Power, on the other hand, is held by people and is a personal and interpersonal phenomenon.
When we fully distribute authority, we take away the ability to assert “power over,” or to allow one person to be more powerful than another concerning the work. This moves power into purely the interpersonal realm. If we don’t have a safe space to transparently address power and its dynamics, it often becomes an individual or collective shadow, playing out in difficult and sometimes disruptive ways.
Examples of power as a shadow
In a meeting, Mary makes a suggestion of how to move forward with a project. Before she finishes the last sentence, her eyes quickly move to look at her former boss, hoping to receive a sign of approval or feedback from her. In a very subtle way the former boss gets drawn back into old dynamics and reacts with a brief smile and a nod. Encouraged, Mary now feels safe to finish her suggestion, saying “I believe this is the way we need to move forward!”. Many subtle power dynamics like this one can be observed in body language.
A CEO adopts a self-organized approach to work. He creates a role of mentor and says that he wants people to make their own decisions, but that they can get his input if they want. This way the behavior pattern of getting his approval continues, with the result that he now tells people what to do as a mentor.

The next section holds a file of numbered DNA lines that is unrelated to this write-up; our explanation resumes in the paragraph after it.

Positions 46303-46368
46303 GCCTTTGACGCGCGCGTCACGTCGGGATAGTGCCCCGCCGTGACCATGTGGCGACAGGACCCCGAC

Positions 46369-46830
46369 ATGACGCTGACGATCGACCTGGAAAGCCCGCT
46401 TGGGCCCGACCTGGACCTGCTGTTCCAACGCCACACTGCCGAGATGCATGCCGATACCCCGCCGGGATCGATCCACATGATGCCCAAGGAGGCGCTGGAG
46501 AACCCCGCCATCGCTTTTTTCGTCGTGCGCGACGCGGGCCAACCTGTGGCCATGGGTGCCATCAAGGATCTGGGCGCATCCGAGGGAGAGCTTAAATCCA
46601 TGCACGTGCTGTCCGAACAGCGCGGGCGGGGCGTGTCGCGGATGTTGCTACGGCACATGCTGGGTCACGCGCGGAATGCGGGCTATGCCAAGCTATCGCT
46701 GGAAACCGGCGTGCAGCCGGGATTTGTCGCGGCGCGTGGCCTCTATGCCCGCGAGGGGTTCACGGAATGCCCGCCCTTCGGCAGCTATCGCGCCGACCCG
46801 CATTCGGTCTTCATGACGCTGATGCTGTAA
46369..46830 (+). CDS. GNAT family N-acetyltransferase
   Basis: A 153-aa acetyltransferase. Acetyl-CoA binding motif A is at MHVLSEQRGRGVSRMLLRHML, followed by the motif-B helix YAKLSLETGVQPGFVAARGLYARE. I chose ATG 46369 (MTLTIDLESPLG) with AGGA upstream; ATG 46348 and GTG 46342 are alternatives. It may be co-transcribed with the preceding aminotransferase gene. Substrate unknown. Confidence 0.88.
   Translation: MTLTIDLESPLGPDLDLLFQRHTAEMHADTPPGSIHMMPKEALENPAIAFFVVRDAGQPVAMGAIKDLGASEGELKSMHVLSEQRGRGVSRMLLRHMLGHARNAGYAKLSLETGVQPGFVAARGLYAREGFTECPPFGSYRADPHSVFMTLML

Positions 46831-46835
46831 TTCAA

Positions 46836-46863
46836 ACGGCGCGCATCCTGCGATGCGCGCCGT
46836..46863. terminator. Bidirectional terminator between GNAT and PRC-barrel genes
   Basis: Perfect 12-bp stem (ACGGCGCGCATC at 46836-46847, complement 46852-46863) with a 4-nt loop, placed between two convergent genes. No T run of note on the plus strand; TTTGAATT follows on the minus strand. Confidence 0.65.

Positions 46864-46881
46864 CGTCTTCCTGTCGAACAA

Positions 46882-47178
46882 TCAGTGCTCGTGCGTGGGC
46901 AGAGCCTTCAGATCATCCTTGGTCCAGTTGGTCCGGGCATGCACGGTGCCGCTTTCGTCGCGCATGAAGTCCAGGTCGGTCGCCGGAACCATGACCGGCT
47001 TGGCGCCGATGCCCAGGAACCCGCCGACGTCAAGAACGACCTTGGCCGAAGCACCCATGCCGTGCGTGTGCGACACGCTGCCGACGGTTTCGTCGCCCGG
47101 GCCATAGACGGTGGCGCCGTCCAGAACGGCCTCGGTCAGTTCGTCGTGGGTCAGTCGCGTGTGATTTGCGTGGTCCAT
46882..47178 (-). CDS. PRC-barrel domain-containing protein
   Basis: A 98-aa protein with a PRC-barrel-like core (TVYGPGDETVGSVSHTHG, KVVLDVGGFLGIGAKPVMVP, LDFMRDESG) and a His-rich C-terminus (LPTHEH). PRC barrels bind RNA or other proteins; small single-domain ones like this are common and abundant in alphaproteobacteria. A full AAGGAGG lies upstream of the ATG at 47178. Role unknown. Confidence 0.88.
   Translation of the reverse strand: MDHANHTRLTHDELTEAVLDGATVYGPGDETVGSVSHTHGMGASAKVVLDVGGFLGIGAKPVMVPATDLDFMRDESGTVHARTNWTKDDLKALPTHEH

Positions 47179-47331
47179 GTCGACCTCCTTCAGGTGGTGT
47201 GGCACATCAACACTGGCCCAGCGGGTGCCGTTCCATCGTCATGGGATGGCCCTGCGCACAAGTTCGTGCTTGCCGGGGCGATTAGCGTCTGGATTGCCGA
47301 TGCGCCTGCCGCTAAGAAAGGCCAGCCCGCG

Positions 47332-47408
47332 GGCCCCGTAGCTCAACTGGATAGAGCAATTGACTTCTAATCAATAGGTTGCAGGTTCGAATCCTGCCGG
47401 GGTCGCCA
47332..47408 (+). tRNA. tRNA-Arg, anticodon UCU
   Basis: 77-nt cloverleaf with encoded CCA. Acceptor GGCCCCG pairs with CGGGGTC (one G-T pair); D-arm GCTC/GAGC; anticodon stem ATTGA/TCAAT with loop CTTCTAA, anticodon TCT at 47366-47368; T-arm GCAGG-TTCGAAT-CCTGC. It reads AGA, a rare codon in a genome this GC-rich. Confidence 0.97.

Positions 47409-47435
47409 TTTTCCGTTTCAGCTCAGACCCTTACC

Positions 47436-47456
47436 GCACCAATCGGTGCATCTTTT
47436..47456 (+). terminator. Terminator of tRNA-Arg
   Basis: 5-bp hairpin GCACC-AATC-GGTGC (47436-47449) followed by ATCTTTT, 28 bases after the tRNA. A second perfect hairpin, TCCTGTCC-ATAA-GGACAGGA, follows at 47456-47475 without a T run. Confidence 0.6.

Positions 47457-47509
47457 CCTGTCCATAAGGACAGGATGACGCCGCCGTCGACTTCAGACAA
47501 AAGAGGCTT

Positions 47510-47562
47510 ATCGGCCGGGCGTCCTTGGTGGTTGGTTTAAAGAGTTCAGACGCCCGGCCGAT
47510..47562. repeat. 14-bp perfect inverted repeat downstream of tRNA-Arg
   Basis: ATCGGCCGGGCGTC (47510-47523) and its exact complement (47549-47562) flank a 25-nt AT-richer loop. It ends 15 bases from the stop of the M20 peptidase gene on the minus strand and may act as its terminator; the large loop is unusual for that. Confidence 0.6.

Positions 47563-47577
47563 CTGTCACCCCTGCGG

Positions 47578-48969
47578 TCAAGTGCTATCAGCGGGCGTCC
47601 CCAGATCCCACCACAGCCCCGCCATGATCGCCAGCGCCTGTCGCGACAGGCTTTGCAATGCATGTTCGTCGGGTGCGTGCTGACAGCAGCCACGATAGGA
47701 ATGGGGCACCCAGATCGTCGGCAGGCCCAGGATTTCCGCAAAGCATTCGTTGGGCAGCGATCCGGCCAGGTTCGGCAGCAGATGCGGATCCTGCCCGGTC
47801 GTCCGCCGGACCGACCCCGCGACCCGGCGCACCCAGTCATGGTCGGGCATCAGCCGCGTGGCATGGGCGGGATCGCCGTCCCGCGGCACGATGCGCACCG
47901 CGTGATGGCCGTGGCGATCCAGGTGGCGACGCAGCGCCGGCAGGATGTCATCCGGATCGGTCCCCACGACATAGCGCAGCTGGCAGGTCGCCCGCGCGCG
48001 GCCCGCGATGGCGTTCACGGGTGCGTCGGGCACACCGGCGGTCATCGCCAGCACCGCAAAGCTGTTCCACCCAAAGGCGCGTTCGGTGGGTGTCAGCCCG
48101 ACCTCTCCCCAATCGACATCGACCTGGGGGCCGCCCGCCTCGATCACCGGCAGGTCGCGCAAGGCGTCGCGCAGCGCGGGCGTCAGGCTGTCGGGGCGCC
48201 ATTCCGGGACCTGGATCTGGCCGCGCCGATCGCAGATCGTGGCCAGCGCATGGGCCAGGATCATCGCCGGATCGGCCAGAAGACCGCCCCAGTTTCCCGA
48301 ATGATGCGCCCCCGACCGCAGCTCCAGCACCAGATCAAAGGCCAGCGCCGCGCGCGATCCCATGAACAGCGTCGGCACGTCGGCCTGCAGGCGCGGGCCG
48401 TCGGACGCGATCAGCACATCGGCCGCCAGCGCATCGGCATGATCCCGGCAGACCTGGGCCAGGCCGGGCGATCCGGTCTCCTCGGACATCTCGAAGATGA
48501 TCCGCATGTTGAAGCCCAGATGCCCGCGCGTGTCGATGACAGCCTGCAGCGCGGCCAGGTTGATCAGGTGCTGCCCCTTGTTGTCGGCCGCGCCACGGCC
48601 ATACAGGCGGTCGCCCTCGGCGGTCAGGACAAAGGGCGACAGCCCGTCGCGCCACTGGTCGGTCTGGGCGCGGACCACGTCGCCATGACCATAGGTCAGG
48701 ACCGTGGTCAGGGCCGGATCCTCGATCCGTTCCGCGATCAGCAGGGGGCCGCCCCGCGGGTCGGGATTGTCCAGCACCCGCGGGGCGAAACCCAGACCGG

In both examples, power remains implicit and plays out from the shadow, working against efforts at self-organization.
To take it further, as long as you still have aspects of the management hierarchy defined in the organizational structure like Team Leaders, Managers, or any other function that supervises others, you will always face power dynamics that feel disempowering to those who are supervised. It is better to admit this and face the limits of efforts to distribute authority in this situation rather than confuse the issue and create shadows.
This is Part One of a two-part article. Now read Part Two here.
The author will explore questions of love and power, unified in service to purpose, in her upcoming book, “The Story of Love, Power and Purpose”. Click here to sign up for an email notification when the book is ready for pre-ordering!